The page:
Unwatchable #23: “Manos: The Hands of Fate”Posted: June 14, 2011
If you’ve been following the Unwatchable chronicles, lo these many years, you’re familiar with an issue I’ve encountered more than a few times in the course of my very important work. Many of the entries on the IMDb Bottom 100 list were also featured on the robots-chuckling-at-bad-movies show Mystery Science Theater 3000, which creates a sort of chicken-and-the-egg condundrum. Did people know these movies were terrible before they appeared on MST3K, or did the MST3K seal of disapproval convince IMDb users to vote films into the Bottom 100 that never would have made it otherwise? In most cases, I believe the latter to be true, and there’s no more open-and-shut case than Manos: The Hands of Fate, the long-forgotten 1966 horror movie that became the basis of perhaps the most famous Mystery Science Theater episode of all.
There can’t be any dispute about the fact that MST3K is solely responsible for the elevation of Manos to cult status as one of the worst movies ever made, mainly because almost nobody had seen the movie before the ‘bots got their hands on it. And since that particular episode is so well-known and beloved, it seems pointless for me to attempt any kind of review of Manos. Although I watched the non-MST3K version in preparation for this entry, I have seen the MST3K episode, so I know all the best jokes have already been taken. I mean, how can I top “Every frame of this movie looks like someone’s last known photograph”?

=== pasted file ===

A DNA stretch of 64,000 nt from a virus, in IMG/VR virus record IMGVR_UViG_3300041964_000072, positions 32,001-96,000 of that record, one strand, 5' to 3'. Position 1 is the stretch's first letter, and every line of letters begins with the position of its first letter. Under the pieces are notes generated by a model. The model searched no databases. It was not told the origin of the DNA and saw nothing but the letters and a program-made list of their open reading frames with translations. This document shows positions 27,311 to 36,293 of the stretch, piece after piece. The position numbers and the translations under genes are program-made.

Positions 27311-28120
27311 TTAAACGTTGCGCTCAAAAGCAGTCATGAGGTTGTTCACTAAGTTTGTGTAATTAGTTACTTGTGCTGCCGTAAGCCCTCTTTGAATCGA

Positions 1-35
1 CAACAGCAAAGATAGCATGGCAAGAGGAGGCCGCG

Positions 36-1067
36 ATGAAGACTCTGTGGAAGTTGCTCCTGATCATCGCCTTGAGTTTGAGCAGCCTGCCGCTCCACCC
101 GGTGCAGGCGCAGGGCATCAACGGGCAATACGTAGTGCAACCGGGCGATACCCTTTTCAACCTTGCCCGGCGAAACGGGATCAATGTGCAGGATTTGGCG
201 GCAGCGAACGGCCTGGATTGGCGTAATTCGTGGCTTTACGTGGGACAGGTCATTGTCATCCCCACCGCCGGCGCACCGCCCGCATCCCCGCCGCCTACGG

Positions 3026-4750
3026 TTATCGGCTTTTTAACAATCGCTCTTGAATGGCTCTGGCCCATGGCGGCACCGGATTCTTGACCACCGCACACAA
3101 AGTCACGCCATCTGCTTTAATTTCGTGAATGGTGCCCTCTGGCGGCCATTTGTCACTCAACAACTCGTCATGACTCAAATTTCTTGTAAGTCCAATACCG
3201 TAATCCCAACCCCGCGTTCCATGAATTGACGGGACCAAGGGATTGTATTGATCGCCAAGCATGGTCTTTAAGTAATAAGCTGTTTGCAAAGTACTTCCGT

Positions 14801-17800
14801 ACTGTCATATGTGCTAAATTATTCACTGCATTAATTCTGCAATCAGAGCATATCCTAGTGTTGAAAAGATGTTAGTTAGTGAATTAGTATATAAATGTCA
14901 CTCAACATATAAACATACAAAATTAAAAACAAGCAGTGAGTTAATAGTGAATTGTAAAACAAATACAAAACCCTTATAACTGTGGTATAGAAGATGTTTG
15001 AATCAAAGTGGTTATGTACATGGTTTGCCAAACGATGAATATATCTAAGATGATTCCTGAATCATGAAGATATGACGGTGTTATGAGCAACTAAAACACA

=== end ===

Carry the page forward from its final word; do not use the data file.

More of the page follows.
I could use this space to tell you the bizarre tale of the making of the film, its disastrous premiere in El Paso, and the fate of its cast of crew, but those stories have been told many times, most notably by Richard Brandt in the fanzine Mimosa and Dalton Ross in Entertainment Weekly. (Note that Ross claims Manos is ranked #1 on the IMDb Bottom 100 list. While that’s undoubtedly true sometimes, remember that the list is ever-changing based on user votes, which is why it appears at #23 here.) Some enterprising souls even made a 30-minute documentary on Manos called Hotel Torgo, in which Brandt (billed as a “Manos historian”) and sole surviving cast and crew member Bernie Rosemblum tell behind-the-scenes stories and visit the remains of the sets.
So maybe I should use the rest of this entry to discuss the other, less-heralded films of fertilizer-salesman-turned-auteur Hal Warren. Sadly, however, there aren’t any. This leaves me at something of a loss. Sure, I could tell you all about the horrible dubbing, out-of-focus camera work, and ear-searing free-jazz score. Of course, I’d be delighted to describe the 10-minute catfight in loving detail, and attempt to explain the inexplicably disturbing Torgo, and ponder the significance of the young couple found making out in their car on the roadside, any time of the day or night. But it’s been done. Really, all I can do is give you the opportunity to see it for yourself, which is easily done, as YouTube has both the untainted original and the MST3K version available for viewing. Choose whichever you prefer. I won’t judge.
Previously on Unwatchable: